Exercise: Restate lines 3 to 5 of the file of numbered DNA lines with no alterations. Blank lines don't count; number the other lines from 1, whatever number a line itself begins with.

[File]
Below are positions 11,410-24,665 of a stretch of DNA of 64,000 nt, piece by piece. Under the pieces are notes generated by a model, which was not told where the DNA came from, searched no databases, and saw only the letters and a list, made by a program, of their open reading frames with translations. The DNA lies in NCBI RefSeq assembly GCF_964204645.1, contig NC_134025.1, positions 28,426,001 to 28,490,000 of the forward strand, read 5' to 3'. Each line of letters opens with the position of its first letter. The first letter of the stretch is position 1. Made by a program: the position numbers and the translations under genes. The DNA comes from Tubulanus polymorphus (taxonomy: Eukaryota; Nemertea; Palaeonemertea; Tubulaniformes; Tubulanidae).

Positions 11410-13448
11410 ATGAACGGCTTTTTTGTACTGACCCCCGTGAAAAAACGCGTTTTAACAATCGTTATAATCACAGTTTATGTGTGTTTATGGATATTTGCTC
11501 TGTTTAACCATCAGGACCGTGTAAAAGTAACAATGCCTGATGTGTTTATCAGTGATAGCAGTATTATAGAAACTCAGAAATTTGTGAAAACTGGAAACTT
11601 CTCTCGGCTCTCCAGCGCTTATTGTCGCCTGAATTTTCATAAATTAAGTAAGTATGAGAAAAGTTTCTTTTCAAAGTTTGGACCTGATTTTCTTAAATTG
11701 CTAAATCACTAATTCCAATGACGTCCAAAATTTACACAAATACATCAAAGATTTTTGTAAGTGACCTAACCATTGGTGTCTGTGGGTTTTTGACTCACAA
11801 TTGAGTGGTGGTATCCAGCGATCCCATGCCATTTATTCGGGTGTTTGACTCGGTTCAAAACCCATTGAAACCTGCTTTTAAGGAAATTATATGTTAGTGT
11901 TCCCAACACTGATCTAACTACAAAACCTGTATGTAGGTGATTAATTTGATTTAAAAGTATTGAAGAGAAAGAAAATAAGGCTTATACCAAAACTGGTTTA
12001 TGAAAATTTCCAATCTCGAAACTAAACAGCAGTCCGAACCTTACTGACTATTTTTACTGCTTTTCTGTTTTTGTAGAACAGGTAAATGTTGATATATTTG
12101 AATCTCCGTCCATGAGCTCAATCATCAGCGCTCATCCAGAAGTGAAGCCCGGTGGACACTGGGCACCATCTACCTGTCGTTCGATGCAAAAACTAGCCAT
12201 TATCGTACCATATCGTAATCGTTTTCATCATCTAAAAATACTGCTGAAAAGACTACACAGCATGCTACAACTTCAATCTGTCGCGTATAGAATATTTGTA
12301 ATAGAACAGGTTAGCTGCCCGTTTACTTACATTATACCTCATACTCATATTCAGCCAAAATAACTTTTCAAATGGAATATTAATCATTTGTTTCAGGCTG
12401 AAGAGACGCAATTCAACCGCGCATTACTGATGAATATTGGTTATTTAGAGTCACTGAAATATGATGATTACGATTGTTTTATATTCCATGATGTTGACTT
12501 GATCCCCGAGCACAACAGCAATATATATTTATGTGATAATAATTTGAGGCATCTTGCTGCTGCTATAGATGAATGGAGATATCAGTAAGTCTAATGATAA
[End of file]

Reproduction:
11410 ATGAACGGCTTTTTTGTACTGACCCCCGTGAAAAAACGCGTTTTAACAATCGTTATAATCACAGTTTATGTGTGTTTATGGATATTTGCTC
11501 TGTTTAACCATCAGGACCGTGTAAAAGTAACAATGCCTGATGTGTTTATCAGTGATAGCAGTATTATAGAAACTCAGAAATTTGTGAAAACTGGAAACTT
11601 CTCTCGGCTCTCCAGCGCTTATTGTCGCCTGAATTTTCATAAATTAAGTAAGTATGAGAAAAGTTTCTTTTCAAAGTTTGGACCTGATTTTCTTAAATTG